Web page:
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CAPEC-40: Manipulating Writeable Terminal Devices

Attack Pattern ID: 40
Abstraction: Standard
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+ Description
This attack exploits terminal devices that allow themselves to be written to by other users. The attacker sends command strings to the target terminal device hoping that the target user will hit enter and thereby execute the malicious command with their privileges. The attacker can send the results (such as copying /etc/passwd) to a known directory and collect once the attack has succeeded.
+ Likelihood Of Attack


+ Typical Severity

Very High

+ Relationships
Section HelpThis table shows the other attack patterns and high level categories that are related to this attack pattern. These relationships are defined as ChildOf and ParentOf, and give insight to similar items that may exist at higher and lower levels of abstraction. In addition, relationships such as CanFollow, PeerOf, and CanAlsoBe are defined to show similar attack patterns that the user may want to explore.
ChildOfMeta Attack PatternMeta Attack Pattern - A meta level attack pattern in CAPEC is a decidedly abstract characterization of a specific methodology or technique used in an attack. A meta attack pattern is often void of a specific technology or implementation and is meant to provide an understanding of a high level approach. A meta level attack pattern is a generalization of related group of standard level attack patterns. Meta level attack patterns are particularly useful for architecture and design level threat modeling exercises.248Command Injection
Section HelpThis table shows the views that this attack pattern belongs to and top level categories within that view.
+ Execution Flow
  1. Identify attacker-writable terminals: Determine if users TTYs are writable by the attacker.

    Determine the permissions for the TTYs found on the system. Any that allow user write to the TTY may be vulnerable.
    Attempt to write to other user TTYs. This approach could leave a trail or alert a user.
  1. Execute malicious commands: Using one or more vulnerable TTY, execute commands to achieve various impacts.

    Commands that allow reading or writing end user files can be executed.
+ Prerequisites
User terminals must have a permissive access control such as world writeable that allows normal users to control data on other user's terminals.
+ Skills Required
[Level: Low]
Ability to discover permissions on terminal devices. Of course, brute force can also be used.
+ Resources Required
Access to a terminal on the target network
+ Consequences
Section HelpThis table specifies different individual consequences associated with the attack pattern. The Scope identifies the security property that is violated, while the Impact describes the negative technical impact that arises if an adversary succeeds in their attack. The Likelihood provides information about how likely the specific consequence is expected to be seen relative to the other consequences in the list. For example, there may be high likelihood that a pattern will be used to achieve a certain impact, but a low likelihood that it will be exploited to achieve a different impact.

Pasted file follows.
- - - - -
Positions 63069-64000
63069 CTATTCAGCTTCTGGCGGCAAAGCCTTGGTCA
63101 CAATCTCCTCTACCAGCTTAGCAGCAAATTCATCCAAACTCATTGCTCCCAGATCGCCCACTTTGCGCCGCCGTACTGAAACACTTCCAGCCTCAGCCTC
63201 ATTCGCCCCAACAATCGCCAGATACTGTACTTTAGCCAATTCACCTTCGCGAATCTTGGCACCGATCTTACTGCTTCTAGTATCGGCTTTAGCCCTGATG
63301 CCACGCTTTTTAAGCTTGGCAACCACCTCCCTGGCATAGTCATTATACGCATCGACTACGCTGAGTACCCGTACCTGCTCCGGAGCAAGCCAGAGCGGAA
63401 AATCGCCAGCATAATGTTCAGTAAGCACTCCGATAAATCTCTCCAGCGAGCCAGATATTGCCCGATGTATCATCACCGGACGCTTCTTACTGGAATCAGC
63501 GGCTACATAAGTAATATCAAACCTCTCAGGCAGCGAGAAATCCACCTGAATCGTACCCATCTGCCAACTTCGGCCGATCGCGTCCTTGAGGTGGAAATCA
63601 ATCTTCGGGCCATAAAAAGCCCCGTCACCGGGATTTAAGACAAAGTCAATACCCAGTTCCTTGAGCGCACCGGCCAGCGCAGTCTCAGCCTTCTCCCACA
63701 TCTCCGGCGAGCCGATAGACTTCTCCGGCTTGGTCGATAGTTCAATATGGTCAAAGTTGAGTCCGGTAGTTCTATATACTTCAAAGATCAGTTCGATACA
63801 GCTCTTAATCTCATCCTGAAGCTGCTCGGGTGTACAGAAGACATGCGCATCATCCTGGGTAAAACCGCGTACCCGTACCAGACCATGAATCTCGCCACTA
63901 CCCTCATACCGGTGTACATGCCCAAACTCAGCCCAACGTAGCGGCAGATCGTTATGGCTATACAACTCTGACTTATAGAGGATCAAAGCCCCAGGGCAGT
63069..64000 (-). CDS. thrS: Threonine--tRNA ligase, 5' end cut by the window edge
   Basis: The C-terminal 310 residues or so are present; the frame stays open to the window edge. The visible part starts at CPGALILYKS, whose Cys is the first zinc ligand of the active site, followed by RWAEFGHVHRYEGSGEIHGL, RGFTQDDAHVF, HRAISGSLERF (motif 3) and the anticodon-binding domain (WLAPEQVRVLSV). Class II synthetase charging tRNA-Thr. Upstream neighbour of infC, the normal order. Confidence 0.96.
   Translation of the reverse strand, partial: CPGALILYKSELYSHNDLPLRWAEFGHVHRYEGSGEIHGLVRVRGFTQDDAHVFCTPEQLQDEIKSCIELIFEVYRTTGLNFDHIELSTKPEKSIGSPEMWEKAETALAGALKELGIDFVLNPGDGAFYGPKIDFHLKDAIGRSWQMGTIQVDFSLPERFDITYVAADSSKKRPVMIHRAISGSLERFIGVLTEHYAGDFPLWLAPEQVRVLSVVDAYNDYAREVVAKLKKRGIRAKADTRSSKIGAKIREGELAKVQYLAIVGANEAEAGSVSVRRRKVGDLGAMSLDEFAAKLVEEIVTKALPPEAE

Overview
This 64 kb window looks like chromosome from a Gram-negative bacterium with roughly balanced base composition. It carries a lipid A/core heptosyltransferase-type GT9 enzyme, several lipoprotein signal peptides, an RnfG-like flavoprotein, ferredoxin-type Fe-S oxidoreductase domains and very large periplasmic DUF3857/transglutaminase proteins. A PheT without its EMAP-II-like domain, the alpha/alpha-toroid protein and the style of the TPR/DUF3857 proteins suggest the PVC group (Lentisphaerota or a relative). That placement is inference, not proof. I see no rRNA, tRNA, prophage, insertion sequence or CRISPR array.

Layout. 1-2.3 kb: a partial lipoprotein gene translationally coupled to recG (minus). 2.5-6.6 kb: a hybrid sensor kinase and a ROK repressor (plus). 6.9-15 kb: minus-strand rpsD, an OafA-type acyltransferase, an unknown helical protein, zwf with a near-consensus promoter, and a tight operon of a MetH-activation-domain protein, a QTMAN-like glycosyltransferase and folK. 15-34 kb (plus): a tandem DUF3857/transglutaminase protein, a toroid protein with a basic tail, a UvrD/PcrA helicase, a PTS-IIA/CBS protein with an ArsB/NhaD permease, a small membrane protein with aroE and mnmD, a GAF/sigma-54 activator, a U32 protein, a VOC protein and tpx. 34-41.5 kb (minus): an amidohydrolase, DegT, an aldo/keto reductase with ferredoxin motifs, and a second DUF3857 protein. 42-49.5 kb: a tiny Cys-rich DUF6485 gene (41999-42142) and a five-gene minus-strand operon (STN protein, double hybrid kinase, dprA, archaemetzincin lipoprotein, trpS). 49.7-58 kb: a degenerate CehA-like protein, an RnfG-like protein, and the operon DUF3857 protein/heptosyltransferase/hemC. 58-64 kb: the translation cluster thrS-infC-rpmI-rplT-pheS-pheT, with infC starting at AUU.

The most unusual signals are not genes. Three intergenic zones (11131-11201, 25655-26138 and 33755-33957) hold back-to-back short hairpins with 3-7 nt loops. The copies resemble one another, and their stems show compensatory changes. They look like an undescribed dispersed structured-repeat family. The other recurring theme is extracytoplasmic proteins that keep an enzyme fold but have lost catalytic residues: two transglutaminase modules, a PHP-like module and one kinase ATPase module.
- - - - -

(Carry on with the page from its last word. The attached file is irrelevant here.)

Access Control
Gain Privileges
Read Data
Execute Unauthorized Commands
+ Mitigations
Design: Ensure that terminals are only writeable by named owner user and/or administrator
Design: Enforce principle of least privilege
+ Example Instances

"Any system that allows other peers to write directly to its terminal process is vulnerable to this type of attack. If the terminals are available through being over-privileged (i.e. world-writable) or the attacker is an administrator, then a series of commands in this format can be used to echo commands out to victim terminals.

"$echo -e "\033[30m\033\132" > /dev/ttyXX

where XX is the tty number of the user under attack. This will paste the characters to another terminal (tty). Note this technique works only if the victim's tty is world writable (which it may not be). That is one reason why programs like write(1) and talk(1) in UNIX systems need to run setuid." [REF-1]

If the victim continues to hit "enter" and execute the commands, there are an endless supply of vectors available to the attacker, copying files, open up network connections, ftp out to servers, and so on.

+ References
[REF-1] G. Hoglund and G. McGraw. "Exploiting Software: How to Break Code". Addison-Wesley. 2004-02.
+ Content History
Submission DateSubmitterOrganization
(Version 2.6)
CAPEC Content TeamThe MITRE Corporation
Modification DateModifierOrganization
(Version 2.11)
CAPEC Content TeamThe MITRE Corporation
Updated Attack_Phases, Description, Description Summary, Related_Vulnerabilities
(Version 2.12)
CAPEC Content TeamThe MITRE Corporation
Updated Attacker_Skills_or_Knowledge_Required, Related_Attack_Patterns, Type (Attack_Pattern -> Relationship)
(Version 3.1)
CAPEC Content TeamThe MITRE Corporation
Updated Related_Weaknesses
(Version 3.3)
CAPEC Content TeamThe MITRE Corporation
Updated Example_Instances
(Version 3.8)
CAPEC Content TeamThe MITRE Corporation
Updated Example_Instances
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Page Last Updated or Reviewed: July 31, 2018